So Much Beautiful Darkness: A Review of The Desert Places

James Yates


The Desert Places
by Amber Sparks and Robert Kloss
illustrated by Matt Kish
Curbside Splendor Publishing
87 pages



A couple years ago, I read Letter to a Christian Nation by Sam Harris. Early in the book, Harris describes examples of horrific acts done in medieval times. I’m still perversely struck by the mental image of an act that involved a heated drum used to force mice to burrow into the body of  someone being interrogated.

From a sociological and religious view, the notion of evil can take obvious forms, as well as ironic ones (the torture described above was a punishment for religious heretics). Evil characters are pervasive in literature, from George Orwell’s Big Brother to Thomas Harris’ Hannibal Lecter. However, evil characters in books are often presented with balance: the reader is often left conflicted by the fact that the “bad” characters are not strictly bad; in other words, the characterization is not always completely black and white. In The Desert Places by Amber Sparks and Robert Kloss, we’re introduced to an evil that is wholly bad, without balance, an original creation inspired by countless mythologies and religious imagination.

The Desert Places isn’t so much a novel as it is a collage, one that gleefully and grimly explores the development and nature of evil. The ideas and definitions of badness, darkness, and horror, both as a literal and sociological construct, are as old as literature. However, Sparks and Kloss have created a work that is minimalist in its structure, yet unique and expansive in its scope. The story follows the birth and growth of an evil manifestation, a creature/person both new and composed of many historical representations. I’ve now read this work three times, and every time, I’ve discovered a passage or an idea that was lost on me during the previous readings. However, this isn’t a work that begs to explained, but rather examined.

The narration shifts from first and second points of view, and by doing so, Sparks and Kloss slyly point fingers, making the reader take the role as the creator of demonic occurrences. However, no matter how gruesome some of the prose can be, none of it is gratuitous; the writing is beautiful and fantastical, even when describing the seemingly unspeakable:

Did you build the shape of man into the rocks to know the joy of murdering him? Did you ferment the first soil with the bones and bodies of your construction? Did you stack the lands with death even before the first life? And in the hours until the first victim staggered forth from the seas, did you wander the crimson lands, peer into the halls of death and mourn the vacant corridors?

The book includes little interludes (“An Incomplete History of What Passes For Evil”) that bring historical and psychological context to the fictional, sometimes biblical implications of the described acts, deaths, and creations. In these little sub-sections, staggering ideas are put forth within the space of just a few lines:

The history of brother against brother. Set and Osiris. Cain and Abel. Polynices and Eteocles. North and South. East and West.

Wars of conquest. Wars to end wars. Wars to beget wars. The widows and orphans of wars. Bloated, blackened bodies on a bloody field. The slick and stealthy stream of propaganda. 

The history, for another time, of what passes for patriotism.

The central character takes on both human and spiritual forms throughout the work, from creation to gladiator spectacles to a dancer at a party for archaeologist Howard Carter. This doesn’t make the reader wonder if the text will come to any revelatory climax; the writers carefully pick and choose examples, none of them immediately obvious, to showcase how evil takes shape and moves throughout history. There’s no obvious moralizing or cautionary messages: the reader can reflect on historical events that define evil and human frailty on their own. This isn’t a road map or a spooky imagining of reality, but a fictional wandering through the whole of history and storytelling.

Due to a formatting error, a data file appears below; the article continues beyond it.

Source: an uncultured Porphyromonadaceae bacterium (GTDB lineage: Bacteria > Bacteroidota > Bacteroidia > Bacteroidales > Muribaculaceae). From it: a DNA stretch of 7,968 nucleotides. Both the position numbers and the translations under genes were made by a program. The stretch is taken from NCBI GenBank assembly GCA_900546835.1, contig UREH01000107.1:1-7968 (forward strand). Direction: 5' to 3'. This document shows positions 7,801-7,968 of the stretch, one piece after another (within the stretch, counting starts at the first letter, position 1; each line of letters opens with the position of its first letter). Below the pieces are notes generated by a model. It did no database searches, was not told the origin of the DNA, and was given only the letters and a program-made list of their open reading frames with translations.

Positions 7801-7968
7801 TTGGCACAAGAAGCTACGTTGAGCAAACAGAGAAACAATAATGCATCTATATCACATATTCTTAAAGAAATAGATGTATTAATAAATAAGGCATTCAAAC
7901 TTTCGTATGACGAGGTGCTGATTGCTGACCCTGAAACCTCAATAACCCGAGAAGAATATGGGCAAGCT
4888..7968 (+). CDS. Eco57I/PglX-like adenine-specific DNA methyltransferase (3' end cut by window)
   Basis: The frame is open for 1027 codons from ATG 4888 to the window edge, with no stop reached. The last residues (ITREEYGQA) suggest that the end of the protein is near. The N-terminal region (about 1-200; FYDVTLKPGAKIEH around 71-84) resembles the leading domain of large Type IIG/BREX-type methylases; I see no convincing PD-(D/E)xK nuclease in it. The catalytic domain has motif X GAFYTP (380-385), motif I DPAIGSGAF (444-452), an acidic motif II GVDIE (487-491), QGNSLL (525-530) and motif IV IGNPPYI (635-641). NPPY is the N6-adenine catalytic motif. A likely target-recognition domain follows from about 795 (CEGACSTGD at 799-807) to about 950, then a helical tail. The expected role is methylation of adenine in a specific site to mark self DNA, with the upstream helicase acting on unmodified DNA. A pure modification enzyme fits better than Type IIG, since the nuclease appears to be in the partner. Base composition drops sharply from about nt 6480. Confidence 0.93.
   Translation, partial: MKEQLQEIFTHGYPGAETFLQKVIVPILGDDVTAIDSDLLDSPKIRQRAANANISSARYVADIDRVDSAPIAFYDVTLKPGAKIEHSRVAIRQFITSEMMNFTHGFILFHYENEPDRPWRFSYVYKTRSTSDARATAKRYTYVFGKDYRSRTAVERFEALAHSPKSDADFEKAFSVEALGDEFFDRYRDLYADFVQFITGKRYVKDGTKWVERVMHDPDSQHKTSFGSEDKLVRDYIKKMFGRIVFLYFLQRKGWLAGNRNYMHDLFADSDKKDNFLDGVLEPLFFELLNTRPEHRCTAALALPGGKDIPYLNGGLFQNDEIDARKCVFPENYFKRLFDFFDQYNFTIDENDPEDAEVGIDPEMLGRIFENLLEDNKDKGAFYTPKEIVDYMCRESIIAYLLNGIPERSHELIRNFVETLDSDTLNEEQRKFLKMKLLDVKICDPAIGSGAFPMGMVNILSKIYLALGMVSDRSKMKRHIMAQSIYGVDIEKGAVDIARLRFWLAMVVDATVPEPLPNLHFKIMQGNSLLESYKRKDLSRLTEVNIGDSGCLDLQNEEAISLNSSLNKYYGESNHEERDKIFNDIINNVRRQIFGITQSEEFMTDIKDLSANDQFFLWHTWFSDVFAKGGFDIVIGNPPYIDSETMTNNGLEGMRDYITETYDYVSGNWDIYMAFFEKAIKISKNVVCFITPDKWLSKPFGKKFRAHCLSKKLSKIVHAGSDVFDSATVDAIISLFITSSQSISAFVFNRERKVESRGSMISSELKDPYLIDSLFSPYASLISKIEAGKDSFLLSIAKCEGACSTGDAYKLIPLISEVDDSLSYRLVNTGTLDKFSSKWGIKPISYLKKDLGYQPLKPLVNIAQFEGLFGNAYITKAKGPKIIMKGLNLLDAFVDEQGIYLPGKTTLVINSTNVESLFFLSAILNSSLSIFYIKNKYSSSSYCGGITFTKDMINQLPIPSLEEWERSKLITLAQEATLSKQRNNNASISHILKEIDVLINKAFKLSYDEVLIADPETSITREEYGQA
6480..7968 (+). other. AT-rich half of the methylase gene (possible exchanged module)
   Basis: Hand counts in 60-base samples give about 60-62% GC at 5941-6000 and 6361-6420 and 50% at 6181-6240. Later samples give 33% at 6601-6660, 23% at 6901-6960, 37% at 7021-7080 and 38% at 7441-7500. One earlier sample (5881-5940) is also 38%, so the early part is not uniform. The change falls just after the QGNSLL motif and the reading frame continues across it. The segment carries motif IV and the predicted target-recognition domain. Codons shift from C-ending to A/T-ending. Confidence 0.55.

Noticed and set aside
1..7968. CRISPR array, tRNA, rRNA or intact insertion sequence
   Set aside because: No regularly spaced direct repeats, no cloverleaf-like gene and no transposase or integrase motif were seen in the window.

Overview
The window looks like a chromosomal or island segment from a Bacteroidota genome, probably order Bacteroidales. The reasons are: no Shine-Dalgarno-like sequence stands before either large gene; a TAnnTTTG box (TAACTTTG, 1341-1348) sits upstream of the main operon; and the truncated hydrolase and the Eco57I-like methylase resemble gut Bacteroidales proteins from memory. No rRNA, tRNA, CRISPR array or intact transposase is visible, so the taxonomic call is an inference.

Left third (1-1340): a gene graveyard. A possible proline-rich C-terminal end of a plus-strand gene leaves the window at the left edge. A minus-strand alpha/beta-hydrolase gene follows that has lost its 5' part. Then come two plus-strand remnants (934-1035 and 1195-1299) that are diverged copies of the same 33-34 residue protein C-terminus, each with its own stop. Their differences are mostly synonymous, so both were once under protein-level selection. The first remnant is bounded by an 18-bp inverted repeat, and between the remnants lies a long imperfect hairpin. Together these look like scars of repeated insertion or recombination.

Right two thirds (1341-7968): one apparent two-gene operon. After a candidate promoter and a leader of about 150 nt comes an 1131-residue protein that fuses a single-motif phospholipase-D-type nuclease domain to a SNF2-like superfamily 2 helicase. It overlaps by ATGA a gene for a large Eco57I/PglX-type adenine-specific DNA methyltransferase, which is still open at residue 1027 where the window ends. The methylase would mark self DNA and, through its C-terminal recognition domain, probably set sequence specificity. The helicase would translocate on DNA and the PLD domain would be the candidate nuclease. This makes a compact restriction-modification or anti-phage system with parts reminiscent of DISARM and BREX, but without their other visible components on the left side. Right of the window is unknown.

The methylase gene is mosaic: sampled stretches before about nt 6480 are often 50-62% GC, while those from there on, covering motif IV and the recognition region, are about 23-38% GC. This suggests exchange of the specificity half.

The Desert Places is a wonderful collaboration. There’s no need to try and determine where Sparks’ words end and Kloss’ begins (or vice versa). The passages are seamless and progress to the point that one becomes consumed in the progression, not stopping to wonder who has created a given paragraph. Matt Kish’s illustrations are perfect accompaniments. They are a meticulous blend of skulls, organs, and graphic representations of the given chapters. The images are literal, yet Kish made me imagine expansions of the words, and therefore imagine further descriptions of the evil.

This illustration is inspired by the Howard Carter chapter. Kish has combined his terrifying interpretation of the character with a beautiful symmetry among the slender human figures and the pyramids. He lets the creature take over the imagination (as well as its place within the text), but the subtle, beautiful details are just as vivid. His colors are limited to white, black, and red, yet he uses them in a careful balance to create these evocative drawings.

Taking this further, his art does what Sparks and Kloss do with their story: the reader is not a passive consumer of the horror, but is thrust into and even takes a subconscious part in it.

With this imaginative way of forcing the reader to reconsider evil, the publication of The Desert Places feels somehow overlooked, to me. Individually, both writers could have created singular, unique works with the same atmosphere. But combined, and with the addition of these flawless illustrations, The Desert Places becomes an even more important work, one that terrifies, inspires, and breaks ground for fictional experimentation in a time when far too many people are wrongly bemoaning the death of literary ingenuity.